The Health Benefits of Chitosan

What Studies Say About Potential Weight Loss

Pre cooked shrimps in bowl
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Chitosan is a dietary supplement made from the shells of crustaceans such as crabs, shrimp, and lobster. Often marketed as a natural weight loss aid, supplement manufacturers claim that chitosan can fight fat absorption. However, there is little scientific support for the weight loss benefits of chitosan.

Health Benefits

The most widely promoted health benefit of chitosan is to boost fat loss. Supplement makers often claim that chitosan binds to fat in the body and allows you to excrete more of it, thereby reducing the amount of fat your body stores.

But the evidence to support this claim is lacking.

For a report published in the Cochrane Database of Systematic Reviews in 2008, researchers reviewed 15 clinical trials (with a total of 1,219 participants) that tested the effects of chitosan on adults who were overweight or obese. Compared to participants given a placebo, study members treated with chitosan appeared to lose significantly more weight and experience beneficial changes in cholesterol levels and blood pressure. However, the report's authors note that many of the reviewed trials were of poor quality. Furthermore, findings from the high-quality trials suggest that chitosan may have a minimal, insignificant effect on weight.

A larger report (published in the American Journal of Clinical Nutrition in 2004) also indicates that chitosan may not be useful for weight loss. Looking at five previously published reviews and meta-analyses (as well as 25 additional clinical trials), the report's authors found "no evidence beyond a reasonable doubt that any specific dietary supplement is effective for reducing body weight." Supplements highlighted in the report included chitosan and yerba mate.

Possible Side Effects

Some research shows that chitosan may cause certain adverse effects including constipation and upset stomach. Chitosan may also reduce the absorption of essential nutrients such as calcium and vitamins A, DE, and K. In addition, chitosan may cause allergic reactions in people with shellfish allergies.

Due to a lack of research, little is known about the safety of regular or long-term use of chitosan.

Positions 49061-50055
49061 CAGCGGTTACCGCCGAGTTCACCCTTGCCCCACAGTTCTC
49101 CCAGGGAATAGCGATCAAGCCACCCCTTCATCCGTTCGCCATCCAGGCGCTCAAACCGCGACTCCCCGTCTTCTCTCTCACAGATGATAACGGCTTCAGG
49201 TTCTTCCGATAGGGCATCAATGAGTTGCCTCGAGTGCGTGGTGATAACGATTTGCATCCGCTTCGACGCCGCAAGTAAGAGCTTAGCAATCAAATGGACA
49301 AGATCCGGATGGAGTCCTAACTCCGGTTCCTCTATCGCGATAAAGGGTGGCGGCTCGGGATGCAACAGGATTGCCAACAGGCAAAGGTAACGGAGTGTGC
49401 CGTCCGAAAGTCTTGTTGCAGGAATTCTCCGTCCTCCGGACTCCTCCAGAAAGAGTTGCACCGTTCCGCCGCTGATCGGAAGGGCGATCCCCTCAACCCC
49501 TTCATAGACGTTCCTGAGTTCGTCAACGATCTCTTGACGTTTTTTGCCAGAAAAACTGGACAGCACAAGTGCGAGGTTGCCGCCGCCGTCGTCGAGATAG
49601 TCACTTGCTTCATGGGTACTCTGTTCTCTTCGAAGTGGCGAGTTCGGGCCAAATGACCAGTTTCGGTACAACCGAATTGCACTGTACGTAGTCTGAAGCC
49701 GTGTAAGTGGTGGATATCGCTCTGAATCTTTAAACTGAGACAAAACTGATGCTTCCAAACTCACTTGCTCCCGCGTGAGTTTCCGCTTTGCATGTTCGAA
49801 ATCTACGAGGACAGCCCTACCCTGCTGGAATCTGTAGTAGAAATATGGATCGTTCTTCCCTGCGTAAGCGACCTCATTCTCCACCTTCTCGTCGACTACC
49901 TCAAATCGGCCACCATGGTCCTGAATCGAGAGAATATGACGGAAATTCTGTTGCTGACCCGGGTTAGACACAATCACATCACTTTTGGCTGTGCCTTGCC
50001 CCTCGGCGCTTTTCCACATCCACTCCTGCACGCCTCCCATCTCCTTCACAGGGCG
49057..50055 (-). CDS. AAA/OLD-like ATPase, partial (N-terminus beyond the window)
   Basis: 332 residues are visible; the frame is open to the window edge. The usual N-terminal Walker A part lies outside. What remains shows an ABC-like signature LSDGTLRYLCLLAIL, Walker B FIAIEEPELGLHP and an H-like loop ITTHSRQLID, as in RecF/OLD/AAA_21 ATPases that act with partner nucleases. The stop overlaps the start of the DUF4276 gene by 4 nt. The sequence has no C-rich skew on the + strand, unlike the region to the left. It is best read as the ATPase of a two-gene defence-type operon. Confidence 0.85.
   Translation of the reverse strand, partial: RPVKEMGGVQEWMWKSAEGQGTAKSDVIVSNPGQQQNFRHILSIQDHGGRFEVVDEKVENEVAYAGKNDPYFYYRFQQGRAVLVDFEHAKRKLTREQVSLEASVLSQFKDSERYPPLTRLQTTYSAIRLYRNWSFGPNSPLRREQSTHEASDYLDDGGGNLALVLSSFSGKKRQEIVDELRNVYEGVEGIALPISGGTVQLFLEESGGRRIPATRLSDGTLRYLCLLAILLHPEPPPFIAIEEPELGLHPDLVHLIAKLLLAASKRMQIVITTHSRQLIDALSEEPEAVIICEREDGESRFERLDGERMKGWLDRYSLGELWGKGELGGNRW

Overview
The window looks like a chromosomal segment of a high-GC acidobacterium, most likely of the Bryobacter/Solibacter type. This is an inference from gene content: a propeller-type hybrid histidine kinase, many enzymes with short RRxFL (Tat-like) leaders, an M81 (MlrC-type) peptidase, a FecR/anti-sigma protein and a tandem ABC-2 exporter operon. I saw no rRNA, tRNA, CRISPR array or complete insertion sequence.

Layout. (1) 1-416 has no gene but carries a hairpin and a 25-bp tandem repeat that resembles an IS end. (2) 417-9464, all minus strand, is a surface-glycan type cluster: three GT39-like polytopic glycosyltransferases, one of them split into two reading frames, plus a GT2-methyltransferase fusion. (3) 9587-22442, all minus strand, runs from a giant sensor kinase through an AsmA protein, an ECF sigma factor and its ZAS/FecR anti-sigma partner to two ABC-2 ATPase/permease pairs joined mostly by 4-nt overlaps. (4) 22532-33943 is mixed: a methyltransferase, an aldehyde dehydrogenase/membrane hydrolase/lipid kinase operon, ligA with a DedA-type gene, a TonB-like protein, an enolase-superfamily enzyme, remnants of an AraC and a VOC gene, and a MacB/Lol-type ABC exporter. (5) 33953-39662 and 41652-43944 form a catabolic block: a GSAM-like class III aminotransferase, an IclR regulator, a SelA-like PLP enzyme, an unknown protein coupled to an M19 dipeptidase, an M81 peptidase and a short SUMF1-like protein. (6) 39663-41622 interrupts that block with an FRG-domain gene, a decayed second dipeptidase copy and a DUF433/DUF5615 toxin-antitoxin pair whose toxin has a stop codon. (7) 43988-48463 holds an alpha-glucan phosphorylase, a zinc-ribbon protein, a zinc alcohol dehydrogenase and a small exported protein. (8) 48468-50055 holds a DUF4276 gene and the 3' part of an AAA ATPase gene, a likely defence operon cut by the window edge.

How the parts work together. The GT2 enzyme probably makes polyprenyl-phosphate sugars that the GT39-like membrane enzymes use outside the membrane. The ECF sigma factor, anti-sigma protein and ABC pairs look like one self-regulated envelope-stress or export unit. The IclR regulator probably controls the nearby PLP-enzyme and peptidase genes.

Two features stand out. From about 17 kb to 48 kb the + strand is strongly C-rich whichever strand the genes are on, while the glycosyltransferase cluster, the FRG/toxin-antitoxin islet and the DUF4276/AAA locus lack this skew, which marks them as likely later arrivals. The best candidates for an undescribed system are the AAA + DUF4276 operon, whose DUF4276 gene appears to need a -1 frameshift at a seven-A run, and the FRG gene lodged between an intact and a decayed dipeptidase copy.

Dosage and Preparation

There is not enough scientific data to provide a recommended dose of chitosan. In clinical trials, various doses have been studied.

For example, in studies examining the effects of chitosan on weight loss, subjects took one gram 2-4 times daily with a calorie-restricted diet. In other trials, a dose of four fiber supplement tablets containing chitosan, guar meal, ascorbic acid, and other micronutrients has been used twice daily for four weeks.

The appropriate dose for you may depend on factors including your age, gender, and medical history. Speak to your healthcare provider to get personalized advice.

What to Look For

Due to the lack of scientific support for its use, chitosan cannot be recommended for weight loss. In order to lose weight, it's important to follow a healthy diet (including a wide variety of vegetables and fruits) and stick with an exercise program that combines aerobic activity with strength training. Improving your sleep hygiene and managing your stress levels may also help promote weight loss.

Also, it's important to keep in mind that supplements haven't been tested for safety and dietary supplements are largely unregulated. In some cases, the product may deliver doses that differ from the specified amount for each herb. In other cases, the product may be contaminated with other substances such as metals.

Lastly, the safety of supplements in pregnant women, nursing mothers, children, and those with medical conditions or who are taking medications has not been established. You can get further tips on using supplements, but it's important to note that self-treating a condition and avoiding or delaying standard care may have serious consequences. If you're considering using chitosan, make sure to consult your physician first.

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  1. Jull AB, Ni Mhurchu C, Bennett DA, Dunshea-Mooij CA, Rodgers A. Chitosan for overweight or obesity. Cochrane Database Syst Rev. 2008;(3):CD003892. doi:10.1002/14651858.CD003892.pub3

  2. Pittler MH, Ernst E. Dietary supplements for body-weight reduction: a systematic review. Am J Clin Nutr. 2004;79(4):529-536. doi:10.1093/ajcn/79.4.529

  3. Mhurchu CN, Dunshea-Mooij C, Bennett D, Rodgers A. Effect of chitosan on weight loss in overweight and obese individuals: a systematic review of randomized controlled trials. Obes Rev. 2005;6(1):35-42. doi:10.1111/j.1467-789X.2005.00158.x

  4. Moraru C, Mincea MM, Frandes M, Timar B, Ostafe V. A Meta-Analysis on Randomised Controlled Clinical Trials Evaluating the Effect of the Dietary Supplement Chitosan on Weight Loss, Lipid Parameters and Blood Pressure. Medicina (Kaunas). 2018;54(6). doi:10.3390/medicina54060109

Additional Reading
  • Memorial Sloan-Kettering Cancer Center. Chitosan. Updated November 26, 2019.